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CHALLEN v. TOWN AND COUNTRY CHARGE

August 18, 1982

JAMES CHALLEN, ET AL., PLAINTIFFS,
v.
TOWN AND COUNTRY CHARGE, ET AL., DEFENDANTS.



The opinion of the court was delivered by: Shadur, District Judge.

MEMORANDUM OPINION AND ORDER

James and Cecelia Challen ("Challens") sue Continental Illinois National Bank and Trust Company of Chicago ("Continental") and its Town and Country Charge division ("Town and Country")*fn1 based on an allegedly tortious letter sent by defendant to Cecelia Challen's employer concerning an outstanding debt. Continental has moved under Fed.R.Civ.P. ("Rule") 12 for an order dismissing Counts I, II, III and V of the Complaint.*fn2 For the reasons stated in this memorandum opinion and order Continental's motion is granted in part and denied in part.

Counts I and V

Count I and part of Count V attempt to state a cause of action under the Fair Debt Collection Practices Act (the "Act," 15 U.S.C. § 1692-1692o). By its terms the Act applies only to "debt collectors," defined in 15 U.S.C. § 1692a(6):

  The term "debt collector" means any person who uses
  any instrumentality of interstate commerce or the
  mails in any business the principal purpose of which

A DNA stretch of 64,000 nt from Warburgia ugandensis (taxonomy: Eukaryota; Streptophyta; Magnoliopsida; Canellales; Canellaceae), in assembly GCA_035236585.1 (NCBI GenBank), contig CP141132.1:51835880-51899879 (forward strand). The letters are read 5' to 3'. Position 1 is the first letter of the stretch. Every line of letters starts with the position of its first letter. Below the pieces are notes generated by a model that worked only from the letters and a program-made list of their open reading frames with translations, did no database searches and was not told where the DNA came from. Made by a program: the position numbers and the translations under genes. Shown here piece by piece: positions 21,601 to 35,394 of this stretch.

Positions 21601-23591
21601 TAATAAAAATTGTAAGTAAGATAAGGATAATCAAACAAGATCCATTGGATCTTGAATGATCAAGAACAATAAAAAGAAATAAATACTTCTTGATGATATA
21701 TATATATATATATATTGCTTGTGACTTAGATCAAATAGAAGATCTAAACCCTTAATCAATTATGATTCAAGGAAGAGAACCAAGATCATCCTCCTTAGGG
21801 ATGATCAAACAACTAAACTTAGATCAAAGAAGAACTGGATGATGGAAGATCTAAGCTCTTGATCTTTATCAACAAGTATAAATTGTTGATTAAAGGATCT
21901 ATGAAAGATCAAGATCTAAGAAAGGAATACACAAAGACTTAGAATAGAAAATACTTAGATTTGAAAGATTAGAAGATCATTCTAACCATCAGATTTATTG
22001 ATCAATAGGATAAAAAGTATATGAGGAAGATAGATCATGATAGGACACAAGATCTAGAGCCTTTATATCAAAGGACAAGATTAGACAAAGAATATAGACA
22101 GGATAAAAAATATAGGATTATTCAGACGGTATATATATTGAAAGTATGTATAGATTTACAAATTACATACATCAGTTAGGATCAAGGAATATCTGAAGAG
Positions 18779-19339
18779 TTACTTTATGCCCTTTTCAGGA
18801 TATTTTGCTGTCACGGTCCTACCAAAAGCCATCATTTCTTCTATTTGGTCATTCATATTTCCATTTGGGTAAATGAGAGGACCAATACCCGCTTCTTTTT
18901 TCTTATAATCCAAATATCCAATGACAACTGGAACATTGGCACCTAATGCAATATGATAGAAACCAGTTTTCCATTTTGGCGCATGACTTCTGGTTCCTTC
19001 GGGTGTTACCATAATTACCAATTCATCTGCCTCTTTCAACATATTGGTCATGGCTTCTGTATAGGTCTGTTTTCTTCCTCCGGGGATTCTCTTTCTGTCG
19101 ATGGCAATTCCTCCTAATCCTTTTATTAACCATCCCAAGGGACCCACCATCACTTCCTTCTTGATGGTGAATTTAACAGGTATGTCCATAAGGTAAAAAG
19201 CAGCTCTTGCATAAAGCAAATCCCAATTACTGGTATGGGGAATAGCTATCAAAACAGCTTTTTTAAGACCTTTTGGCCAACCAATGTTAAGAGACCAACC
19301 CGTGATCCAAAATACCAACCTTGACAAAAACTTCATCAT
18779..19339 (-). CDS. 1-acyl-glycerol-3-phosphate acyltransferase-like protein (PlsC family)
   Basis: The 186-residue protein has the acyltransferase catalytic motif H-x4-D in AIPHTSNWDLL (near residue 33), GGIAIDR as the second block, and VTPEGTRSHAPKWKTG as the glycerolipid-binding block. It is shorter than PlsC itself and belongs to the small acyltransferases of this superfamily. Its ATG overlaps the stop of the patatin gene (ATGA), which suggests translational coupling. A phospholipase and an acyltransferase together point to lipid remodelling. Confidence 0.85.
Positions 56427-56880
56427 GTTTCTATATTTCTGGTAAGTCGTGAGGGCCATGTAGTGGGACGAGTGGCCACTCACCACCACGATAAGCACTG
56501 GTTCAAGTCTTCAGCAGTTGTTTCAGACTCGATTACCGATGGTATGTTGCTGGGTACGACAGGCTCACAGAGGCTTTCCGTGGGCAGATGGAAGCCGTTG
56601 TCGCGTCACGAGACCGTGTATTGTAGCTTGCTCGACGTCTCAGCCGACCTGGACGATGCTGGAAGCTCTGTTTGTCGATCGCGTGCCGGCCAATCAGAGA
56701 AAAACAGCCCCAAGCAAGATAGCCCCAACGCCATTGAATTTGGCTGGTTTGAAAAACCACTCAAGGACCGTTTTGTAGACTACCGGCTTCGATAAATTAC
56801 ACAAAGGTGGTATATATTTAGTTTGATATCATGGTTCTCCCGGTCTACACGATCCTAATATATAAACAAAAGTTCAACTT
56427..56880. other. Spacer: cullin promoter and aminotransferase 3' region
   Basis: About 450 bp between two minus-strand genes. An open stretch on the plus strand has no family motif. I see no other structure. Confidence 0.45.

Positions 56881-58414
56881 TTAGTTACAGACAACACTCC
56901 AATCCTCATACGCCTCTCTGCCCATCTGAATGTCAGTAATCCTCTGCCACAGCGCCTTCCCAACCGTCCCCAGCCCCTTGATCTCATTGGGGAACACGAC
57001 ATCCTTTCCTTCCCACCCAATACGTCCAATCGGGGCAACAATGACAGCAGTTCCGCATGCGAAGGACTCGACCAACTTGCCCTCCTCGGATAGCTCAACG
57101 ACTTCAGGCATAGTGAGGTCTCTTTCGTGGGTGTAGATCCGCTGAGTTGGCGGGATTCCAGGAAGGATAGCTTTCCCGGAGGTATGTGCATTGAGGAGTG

is the collection of any debts, or who regularly
  collects or attempts to collect, directly or
  indirectly, debts owed or due or asserted to be owed
  or due another.

Thus the critical issue is whether Continental*fn3 is collecting its own or another creditor's debts.*fn4

Challen's ill-drawn Complaint is really unclear on that score (as on numerous others). Paragraph XII alleges:

  Town and Country . . . has an independent function
  separate and apart from [Continental] namely the
  issuance of credit based on Visa and Mastercharge
  trade-names which credit is kept separate and apart
  from other lending and collecting functions conducted
  by [Continental]. . . .

That allegation alone could be fatal to Challens' claim for reasons similar to those discussed at n. 3. But Complaint ¶ VIII states a basically contradictory allegation, under which "Visa" may be a legal entity rather than a trade name, or alternatively might make Continental a "debt collector" under the other branch of Section 1692a(6):

  Defendants are persons using the mails toward
  collecting debts on a regular basis owed or due to be
  asserted to be owed or due to Visa, and Visa is an
  organization known or identified as Visa,
  U.S.A. . . .

Count II

Cecelia Challen owes a debt to Continental. Complaint ¶¶ V-VI allege Continental wrongfully sent a letter to Cecelia's employer saying she (1) owed a debt that was overdue and (2) was unresponsive and unwilling to discuss the delinquency. Finally, Complaint ¶ VI alleges the letter was sent after an agreement had been reached that placed Cecelia "in substantial compliance toward the payment of the debt."

Challens allege sending the letter constituted an unlawful violation of Cecelia's right to privacy.*fn6 But a creditor does not violate a debtor's right to privacy when it sends a letter to an employer informing the employer of the outstanding debt. Midwest Glass Co. v. Stanford Developments Co., 34 Ill.App.3d 130, 134, 339 N.E.2d 274, 277 (1st Dist. 1975); Housh v. Peth, 165 Ohio St. 35, 133 N.E.2d 340 (1956); Patton v. Jacobs, 118 Ind. App. 358, 78 N.E.2d 789 (1948). To escape that rule Challens ...


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